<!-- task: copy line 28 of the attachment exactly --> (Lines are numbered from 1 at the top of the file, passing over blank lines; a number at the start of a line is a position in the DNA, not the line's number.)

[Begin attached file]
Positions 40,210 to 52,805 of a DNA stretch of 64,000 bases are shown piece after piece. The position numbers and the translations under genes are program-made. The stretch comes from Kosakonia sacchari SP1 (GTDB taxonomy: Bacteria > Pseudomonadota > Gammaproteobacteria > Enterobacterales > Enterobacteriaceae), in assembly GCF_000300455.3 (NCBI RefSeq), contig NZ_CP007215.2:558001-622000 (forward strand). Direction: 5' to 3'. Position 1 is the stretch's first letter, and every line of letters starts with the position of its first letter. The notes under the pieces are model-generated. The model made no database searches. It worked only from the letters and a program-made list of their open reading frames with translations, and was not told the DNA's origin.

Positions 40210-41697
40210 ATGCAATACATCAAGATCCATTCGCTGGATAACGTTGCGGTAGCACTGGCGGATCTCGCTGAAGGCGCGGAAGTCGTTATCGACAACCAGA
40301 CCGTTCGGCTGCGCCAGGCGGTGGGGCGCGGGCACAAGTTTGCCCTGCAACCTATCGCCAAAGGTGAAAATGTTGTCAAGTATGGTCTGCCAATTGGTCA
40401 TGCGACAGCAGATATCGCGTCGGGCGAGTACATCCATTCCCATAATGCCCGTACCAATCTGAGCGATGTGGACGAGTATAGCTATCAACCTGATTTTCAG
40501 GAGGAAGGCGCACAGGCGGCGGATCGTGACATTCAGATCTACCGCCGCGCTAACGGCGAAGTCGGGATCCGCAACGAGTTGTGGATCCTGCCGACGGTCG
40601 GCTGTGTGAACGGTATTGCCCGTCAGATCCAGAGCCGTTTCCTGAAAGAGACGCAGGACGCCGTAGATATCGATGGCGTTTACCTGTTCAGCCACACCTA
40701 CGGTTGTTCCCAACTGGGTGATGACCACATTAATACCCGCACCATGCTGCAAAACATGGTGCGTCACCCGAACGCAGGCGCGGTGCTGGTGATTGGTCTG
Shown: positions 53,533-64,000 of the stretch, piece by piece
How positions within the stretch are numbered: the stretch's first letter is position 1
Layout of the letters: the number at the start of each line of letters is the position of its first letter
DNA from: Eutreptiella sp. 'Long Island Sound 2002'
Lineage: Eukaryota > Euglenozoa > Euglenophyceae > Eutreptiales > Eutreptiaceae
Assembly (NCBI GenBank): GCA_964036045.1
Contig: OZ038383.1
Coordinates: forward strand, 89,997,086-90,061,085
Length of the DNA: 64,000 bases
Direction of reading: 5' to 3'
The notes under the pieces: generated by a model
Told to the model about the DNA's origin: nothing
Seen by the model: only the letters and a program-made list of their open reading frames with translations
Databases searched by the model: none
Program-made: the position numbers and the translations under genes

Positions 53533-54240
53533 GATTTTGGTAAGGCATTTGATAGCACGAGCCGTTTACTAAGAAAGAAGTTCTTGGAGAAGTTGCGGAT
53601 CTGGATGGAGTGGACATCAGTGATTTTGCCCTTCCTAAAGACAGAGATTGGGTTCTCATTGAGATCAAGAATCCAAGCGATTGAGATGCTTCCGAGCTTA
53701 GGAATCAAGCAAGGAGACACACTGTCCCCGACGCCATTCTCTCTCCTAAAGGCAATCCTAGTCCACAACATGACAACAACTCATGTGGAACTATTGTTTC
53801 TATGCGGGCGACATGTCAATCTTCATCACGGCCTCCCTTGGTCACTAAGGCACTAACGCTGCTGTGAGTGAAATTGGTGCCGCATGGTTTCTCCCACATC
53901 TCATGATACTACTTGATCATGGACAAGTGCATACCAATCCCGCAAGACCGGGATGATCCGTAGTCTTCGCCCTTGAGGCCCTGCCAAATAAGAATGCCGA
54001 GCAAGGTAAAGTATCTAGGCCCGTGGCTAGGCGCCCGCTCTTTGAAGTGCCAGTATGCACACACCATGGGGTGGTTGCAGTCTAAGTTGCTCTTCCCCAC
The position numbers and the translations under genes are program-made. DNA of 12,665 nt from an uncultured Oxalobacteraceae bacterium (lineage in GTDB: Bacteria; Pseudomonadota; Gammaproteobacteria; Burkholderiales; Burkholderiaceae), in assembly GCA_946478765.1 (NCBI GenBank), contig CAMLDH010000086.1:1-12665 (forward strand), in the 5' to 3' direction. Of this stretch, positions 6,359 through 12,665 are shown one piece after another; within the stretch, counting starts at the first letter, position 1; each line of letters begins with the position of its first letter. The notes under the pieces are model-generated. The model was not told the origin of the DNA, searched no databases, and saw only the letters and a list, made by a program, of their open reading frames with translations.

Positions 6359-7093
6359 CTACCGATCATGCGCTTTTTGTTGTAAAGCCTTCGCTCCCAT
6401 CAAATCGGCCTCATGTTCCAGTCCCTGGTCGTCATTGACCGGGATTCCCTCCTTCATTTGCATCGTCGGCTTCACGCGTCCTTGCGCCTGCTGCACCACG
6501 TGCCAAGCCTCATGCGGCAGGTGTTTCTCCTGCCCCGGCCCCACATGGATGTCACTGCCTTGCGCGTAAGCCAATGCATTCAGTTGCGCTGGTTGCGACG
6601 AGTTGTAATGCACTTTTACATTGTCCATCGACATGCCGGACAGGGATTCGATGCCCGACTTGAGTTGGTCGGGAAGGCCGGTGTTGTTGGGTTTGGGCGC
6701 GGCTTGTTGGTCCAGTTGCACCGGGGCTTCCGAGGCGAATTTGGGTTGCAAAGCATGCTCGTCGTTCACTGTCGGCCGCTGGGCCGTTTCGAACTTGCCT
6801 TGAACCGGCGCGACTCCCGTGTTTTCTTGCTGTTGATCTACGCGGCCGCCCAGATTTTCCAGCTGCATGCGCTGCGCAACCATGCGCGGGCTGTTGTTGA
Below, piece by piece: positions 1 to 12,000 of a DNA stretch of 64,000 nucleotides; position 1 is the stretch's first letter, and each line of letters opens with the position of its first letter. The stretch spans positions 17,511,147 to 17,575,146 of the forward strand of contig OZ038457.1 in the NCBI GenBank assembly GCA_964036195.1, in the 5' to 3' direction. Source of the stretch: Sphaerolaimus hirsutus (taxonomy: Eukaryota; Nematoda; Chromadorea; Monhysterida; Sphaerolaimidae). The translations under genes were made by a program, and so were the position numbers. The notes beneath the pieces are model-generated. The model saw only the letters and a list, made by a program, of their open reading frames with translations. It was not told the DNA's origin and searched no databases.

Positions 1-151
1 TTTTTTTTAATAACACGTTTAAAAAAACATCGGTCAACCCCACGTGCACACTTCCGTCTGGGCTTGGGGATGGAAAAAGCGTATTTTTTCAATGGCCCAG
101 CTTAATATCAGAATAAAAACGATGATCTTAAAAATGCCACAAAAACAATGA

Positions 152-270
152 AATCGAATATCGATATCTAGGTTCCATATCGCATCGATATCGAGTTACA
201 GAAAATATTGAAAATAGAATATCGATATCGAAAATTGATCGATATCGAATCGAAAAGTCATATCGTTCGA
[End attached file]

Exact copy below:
53801 TATGCGGGCGACATGTCAATCTTCATCACGGCCTCCCTTGGTCACTAAGGCACTAACGCTGCTGTGAGTGAAATTGGTGCCGCATGGTTTCTCCCACATC